I walked slowly toward the farm. It was the fifth one I’d stepped onto today, and those other four had each been between long walks. I stumbled forward, tripping over my own feet. Mum had always called me clumsy. Maybe I was. Still, I was only a kitten. Just because I was snowy white and innocent-looking didn’t mean I was perfect.
“Hello?” I called.
There was no reply. I stopped for a moment, feeling especially dejected. The sun was sinking down below the ridge that rose up in the west. Was this farm deserted? Or, perhaps, did dogs live here? Even the thought of dogs couldn’t send a shiver through my weary heart at the moment. Nothing could bring me to be afraid after what I’d seen. After the horrors of watching my parents die.
I shook such thoughts out of my mind. I didn’t want to think of that. “Is anyone home?” My voice sounded as feeble as I felt.
“Hello? Who’s there? Is that you, Rambo?” A cat appeared out from behind a bush. His golden hair swayed slightly with the evening breeze.
I shivered. “Sir, I was wondering if you might have a place where I could stay.”
The cat looked at me. He wasn’t old, probably only a few months older than I. Still, to such a kitten like me that seemed ancient.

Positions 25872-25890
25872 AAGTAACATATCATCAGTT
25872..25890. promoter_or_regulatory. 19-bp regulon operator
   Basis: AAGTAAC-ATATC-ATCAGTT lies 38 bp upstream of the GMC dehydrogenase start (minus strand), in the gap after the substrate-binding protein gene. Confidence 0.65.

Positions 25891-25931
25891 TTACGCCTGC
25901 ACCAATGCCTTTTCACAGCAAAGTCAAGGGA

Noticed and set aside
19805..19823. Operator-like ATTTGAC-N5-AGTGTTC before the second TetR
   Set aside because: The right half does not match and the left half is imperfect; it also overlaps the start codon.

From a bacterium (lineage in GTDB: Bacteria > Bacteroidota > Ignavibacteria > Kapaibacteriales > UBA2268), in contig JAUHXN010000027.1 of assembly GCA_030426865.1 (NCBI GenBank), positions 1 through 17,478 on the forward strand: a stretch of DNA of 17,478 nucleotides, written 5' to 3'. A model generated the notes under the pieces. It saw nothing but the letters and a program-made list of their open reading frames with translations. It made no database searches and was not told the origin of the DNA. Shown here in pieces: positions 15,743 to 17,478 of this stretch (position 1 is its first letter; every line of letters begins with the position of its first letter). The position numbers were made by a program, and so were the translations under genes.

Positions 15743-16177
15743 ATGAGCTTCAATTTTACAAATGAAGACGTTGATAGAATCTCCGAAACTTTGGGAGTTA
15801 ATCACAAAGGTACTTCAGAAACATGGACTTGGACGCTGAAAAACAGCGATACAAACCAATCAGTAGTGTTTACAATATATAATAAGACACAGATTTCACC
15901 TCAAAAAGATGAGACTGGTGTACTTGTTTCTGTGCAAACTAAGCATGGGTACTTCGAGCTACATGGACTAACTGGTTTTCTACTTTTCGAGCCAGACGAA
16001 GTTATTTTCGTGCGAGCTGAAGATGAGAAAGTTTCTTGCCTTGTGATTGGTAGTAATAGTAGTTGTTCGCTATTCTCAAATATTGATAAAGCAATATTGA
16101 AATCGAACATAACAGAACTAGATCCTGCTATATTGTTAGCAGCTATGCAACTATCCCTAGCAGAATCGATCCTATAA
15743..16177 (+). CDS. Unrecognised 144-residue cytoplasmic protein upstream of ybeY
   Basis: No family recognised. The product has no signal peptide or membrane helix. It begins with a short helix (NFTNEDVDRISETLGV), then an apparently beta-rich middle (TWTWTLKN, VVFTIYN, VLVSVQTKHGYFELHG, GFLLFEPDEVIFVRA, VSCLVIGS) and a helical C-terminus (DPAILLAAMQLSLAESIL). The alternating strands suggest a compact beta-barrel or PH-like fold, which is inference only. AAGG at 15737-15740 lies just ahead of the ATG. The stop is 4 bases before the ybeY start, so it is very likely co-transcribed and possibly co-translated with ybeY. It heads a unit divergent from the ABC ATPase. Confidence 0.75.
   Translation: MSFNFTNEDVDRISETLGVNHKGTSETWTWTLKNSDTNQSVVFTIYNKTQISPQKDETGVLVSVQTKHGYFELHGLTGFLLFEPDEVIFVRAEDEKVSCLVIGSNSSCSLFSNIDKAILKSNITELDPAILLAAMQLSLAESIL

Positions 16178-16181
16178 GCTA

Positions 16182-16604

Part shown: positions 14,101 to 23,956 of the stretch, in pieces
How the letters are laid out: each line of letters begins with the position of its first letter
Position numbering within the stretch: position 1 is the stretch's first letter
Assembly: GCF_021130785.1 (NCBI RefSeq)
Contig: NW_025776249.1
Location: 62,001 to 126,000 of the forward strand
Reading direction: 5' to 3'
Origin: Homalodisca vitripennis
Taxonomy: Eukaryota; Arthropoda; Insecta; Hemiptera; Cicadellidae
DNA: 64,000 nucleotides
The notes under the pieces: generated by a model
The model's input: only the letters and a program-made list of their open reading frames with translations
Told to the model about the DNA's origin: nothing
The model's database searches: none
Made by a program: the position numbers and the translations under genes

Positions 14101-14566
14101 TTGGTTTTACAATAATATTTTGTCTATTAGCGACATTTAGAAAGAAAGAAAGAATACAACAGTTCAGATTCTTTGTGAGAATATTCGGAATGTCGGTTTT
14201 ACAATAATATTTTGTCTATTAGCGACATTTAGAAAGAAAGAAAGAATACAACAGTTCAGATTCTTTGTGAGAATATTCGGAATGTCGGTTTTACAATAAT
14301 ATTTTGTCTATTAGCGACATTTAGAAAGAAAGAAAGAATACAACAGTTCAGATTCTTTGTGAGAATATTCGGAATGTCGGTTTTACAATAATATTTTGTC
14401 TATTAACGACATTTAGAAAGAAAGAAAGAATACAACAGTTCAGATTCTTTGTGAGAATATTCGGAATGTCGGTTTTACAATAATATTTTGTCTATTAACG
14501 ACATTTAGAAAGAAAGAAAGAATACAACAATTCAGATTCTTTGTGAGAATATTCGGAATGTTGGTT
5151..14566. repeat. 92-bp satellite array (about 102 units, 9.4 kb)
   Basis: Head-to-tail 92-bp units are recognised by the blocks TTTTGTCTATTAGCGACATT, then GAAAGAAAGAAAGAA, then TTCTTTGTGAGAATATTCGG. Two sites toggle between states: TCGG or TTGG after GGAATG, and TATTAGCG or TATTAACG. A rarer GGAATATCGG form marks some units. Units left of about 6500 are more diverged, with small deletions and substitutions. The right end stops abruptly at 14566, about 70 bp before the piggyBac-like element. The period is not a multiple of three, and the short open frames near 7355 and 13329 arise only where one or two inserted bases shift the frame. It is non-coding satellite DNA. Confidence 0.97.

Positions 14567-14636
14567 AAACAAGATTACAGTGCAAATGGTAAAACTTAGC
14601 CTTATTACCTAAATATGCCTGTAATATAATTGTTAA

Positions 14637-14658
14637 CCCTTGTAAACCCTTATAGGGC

“Sir,” I started again.
“I-” he interrupted, then paused.
“Butch! Where are you?” A calico cat with a brilliant golden spot on her forehead stepped out from behind the bush. Her hair was elegant, almost glowing. She looked so much better than I, in my bedraggled state. I could tell from the look on her face that she was disgusted at the very sight of an orphan like me.
“What in the world are you?” the calico cat asked.
“I’m an orphan, ma’am.” I put on my best face, forcing a smile onto my lips. My act broke as a tear slipped down my cheek. I slumped to the ground.
“Oh dear! Is it wounded?” the calico cat asked, not moving or checking herself.
The golden cat stepped forward and nudged me gently. “You okay?”
I nodded weakly. “Just tired, sir.” I tried to remain as polite as possible, hoping against hope that they might allow me to stay here.
The golden cat turned back to his companion. “Just tired.”
“Great!” the calico cat purred. “Then it can move right along.” Her tail rose up in the air as she turned away.
“Spot,” the golden cat sighed, stopping her.
“I’m serious, Butch,” the calico cat, Spot, said. “We don’t have the facilities or the intelligence to take care of a kitten such as that. Well, Nelly might, but she has her paws full.” She turned to me. “I heard of a great place just down the creek. It’s a kitten orphanage, or something. Just the place for the likes of you.” Her tone was pleasant, but the words coming out still made me feel inferior.
“Yes ma’am,” I murmured, struggling to my feet. “Thank you, ma’am.”
Butch put up one more feeble effort. “Spot….”
I could tell Spot didn’t want me here, and the golden cat would only get in trouble for sticking up for me. “No sir, I’m really fine.”
Butch hesitated, then nodded slowly. “Okay.”I trundled on, passing through the yard and into the pasture. Then I walked beyond and followed the man-made path that spread out between the corn field and the creek. Somewhere ahead I would find the orphanage. Until then, just keep walking.